What makes a book, a film, a scene, a song or a play stay in the mind? It’s a question writers wrestle with constantly. Often it’s a case of the ‘sevens’; when you’re seven years old everything is exciting and new, and any old rubbish sticks with you forever. I’m horrified at how often the things I loved at that age turn out to be truly dreadful.
One of the problems is that as you age, you feel you’ve seen, heard or read virtually every version of every story going, and you’re just experiencing variations now, although music often retains its freshness. When I was seven I saw ‘It’s A Mad, Mad, Mad, Mad World’, and still recall scenes from this rather strange film, climaxing with a dozen screaming people on the top of a swaying fireman’s ladder. Its co-writer, Tania Rose, once explained to me the serious ideas that went into making slapstick (and were excised).
Set pieces in books and plays can stick, obviously, because that’s how they’re designed – the rejection in ‘Pride and Prejudice’, the kite scene in Iain Banks’ ‘The Wasp Factory’, the hot air balloon in McEwan’s ‘Enduring Love’, Romeo at the balcony, Prospero breaking his staff, the angel in ‘Angels In America’, the sinking of the boat in ‘Lord Jim’, the ball in ‘Anna Karenina’, the dinner party in ‘Our Mutual Friend’, short stories by Pushkin, Guy de Maupassant, Graham Greene and Evelyn Waugh.
Jesse Green at the New York Times recently wrote an intriguing article about why some Broadway shows become more memorable when divorced from their stage origins, citing an argument with Tim Minchin over the score for ‘Groundhog Day’, which I saw in London (reviewed here). Several of the scenes and numbers, notably the hero being treated by New Age quacks and two bumpkins drunkenly careening in their truck, have stayed in my head, but most of the best scenes and numbers belonged to the bystanders, leaving the central character with no music of his own.
Green’s main complaint is an interesting one; that lyrically, the casual assonance of the score denied memorability. The point not appreciated is that while the US expects linguistic exactitude, the UK (and Minchin) pride themselves on undermining expectations with undermined language and broken tempos. The result is cleverer, but less appealing to the mainstream. I fight this issue every time I sit down to write, reigning in what I want to do in favour of what may be easily comprehended by a wide audience. The world has become a much less ironic place, so we now tend to spell out more. That’s why I keep my experimental stream going alongside Bryant & May; I don’t expect everyone to like ‘The Sand Men’, but those who are intrigued by the writings of JG Ballard may enjoy it more.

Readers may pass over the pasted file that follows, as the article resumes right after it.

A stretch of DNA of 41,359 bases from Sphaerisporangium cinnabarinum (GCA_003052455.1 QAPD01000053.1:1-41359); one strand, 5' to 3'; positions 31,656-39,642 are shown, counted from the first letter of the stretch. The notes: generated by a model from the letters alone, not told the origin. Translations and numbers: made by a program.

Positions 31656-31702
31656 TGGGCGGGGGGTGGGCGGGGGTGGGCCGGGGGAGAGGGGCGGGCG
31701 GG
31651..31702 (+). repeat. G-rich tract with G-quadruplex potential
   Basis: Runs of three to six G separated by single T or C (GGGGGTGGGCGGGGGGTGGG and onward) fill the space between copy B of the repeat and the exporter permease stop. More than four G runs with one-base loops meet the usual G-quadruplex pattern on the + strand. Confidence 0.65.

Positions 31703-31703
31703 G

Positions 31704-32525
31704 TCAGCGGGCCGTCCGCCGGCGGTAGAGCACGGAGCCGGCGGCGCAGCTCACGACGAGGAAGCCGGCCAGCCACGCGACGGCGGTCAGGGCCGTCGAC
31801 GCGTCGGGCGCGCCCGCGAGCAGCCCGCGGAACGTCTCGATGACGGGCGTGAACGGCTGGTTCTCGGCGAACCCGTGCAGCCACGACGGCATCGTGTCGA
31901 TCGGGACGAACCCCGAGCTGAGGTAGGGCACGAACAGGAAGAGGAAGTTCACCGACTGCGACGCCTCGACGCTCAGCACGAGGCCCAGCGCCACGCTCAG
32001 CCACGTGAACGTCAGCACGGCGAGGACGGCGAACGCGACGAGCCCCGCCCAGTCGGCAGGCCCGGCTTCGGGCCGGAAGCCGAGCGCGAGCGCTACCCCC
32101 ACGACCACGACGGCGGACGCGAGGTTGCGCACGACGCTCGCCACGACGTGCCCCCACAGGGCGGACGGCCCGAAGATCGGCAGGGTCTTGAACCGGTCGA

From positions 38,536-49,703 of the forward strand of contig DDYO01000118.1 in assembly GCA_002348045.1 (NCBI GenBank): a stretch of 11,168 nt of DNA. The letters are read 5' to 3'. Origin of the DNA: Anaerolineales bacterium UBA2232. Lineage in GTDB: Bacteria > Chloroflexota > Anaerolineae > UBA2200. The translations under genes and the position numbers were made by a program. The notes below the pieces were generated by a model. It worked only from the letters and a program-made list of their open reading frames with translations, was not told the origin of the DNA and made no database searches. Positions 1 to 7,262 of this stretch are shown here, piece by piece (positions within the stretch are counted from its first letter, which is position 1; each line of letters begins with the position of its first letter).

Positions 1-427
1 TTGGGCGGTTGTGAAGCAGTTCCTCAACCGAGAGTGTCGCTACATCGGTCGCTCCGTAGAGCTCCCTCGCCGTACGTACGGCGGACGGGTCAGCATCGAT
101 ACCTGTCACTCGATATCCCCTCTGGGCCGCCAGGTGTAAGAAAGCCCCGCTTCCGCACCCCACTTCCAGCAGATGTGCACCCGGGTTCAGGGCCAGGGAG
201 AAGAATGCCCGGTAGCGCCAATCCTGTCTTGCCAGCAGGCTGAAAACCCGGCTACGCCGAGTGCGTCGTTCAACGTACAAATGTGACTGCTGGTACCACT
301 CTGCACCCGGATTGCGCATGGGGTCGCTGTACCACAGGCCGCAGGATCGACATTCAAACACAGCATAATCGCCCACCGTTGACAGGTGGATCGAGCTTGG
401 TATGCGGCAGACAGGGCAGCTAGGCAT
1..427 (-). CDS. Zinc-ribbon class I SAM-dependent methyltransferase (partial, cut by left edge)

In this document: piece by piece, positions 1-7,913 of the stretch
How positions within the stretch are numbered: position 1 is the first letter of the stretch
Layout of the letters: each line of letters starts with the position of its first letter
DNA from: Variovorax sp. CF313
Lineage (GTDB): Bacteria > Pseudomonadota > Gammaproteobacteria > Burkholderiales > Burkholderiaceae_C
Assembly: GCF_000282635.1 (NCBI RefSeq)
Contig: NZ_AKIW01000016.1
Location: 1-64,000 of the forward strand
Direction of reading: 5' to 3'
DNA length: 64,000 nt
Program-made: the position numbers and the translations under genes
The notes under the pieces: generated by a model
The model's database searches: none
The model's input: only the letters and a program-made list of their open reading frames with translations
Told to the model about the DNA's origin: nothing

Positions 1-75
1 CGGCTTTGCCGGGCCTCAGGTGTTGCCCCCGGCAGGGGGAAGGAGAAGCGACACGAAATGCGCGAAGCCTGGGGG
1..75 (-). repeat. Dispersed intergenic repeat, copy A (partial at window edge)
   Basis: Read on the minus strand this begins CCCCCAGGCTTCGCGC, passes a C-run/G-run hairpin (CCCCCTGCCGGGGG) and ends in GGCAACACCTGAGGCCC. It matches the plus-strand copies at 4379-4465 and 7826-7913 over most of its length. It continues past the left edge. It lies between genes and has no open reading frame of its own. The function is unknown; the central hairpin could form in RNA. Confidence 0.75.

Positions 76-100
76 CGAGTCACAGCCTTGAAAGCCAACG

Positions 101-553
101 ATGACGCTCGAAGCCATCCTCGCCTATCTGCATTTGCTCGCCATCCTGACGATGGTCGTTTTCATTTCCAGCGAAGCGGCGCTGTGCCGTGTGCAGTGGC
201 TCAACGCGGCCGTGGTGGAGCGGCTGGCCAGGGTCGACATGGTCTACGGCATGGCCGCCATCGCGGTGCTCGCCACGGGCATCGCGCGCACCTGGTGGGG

I do think there are authors who grab you from the first page and drag you through to the last – Hilary Mantel, Phillip Pullman, Norman Collins, Roald Dahl, E Nesbit, Alan Bennett, Robert Harris – and others whose style crushes your desire to read on, from ‘Moby Dick’ to ‘The Girl On The Train’. Can stickability be taught? I’m not sure – the key is to always remember the reader’s reactions. It’s not a crime to be readable – something Booker judges struggle with, especially after the nigh-on unreadable winner ‘The Sellout’.
Stickability can get you to read, watch or listen to works that you would otherwise not be interested in; I once read an article on sports cars (probably the subject that least interests me on the planet) because it was written by a thrilling Pulitzer Prizewinning author. There are certain books I would defy anyone not to be interested in. As a child, one of the first books I read straight through was ‘Treasure Island’, and I suppose Conan Doyle shares the same quality with Stevenson. I tackled ‘Lady Susan’ by Jane Austen, and despite the elegant prose found the machinations of the rich little more than soap opera.
So perhaps we can come up with an equation;
Stickability = Good Writing + Appealing Subject x Reader Interest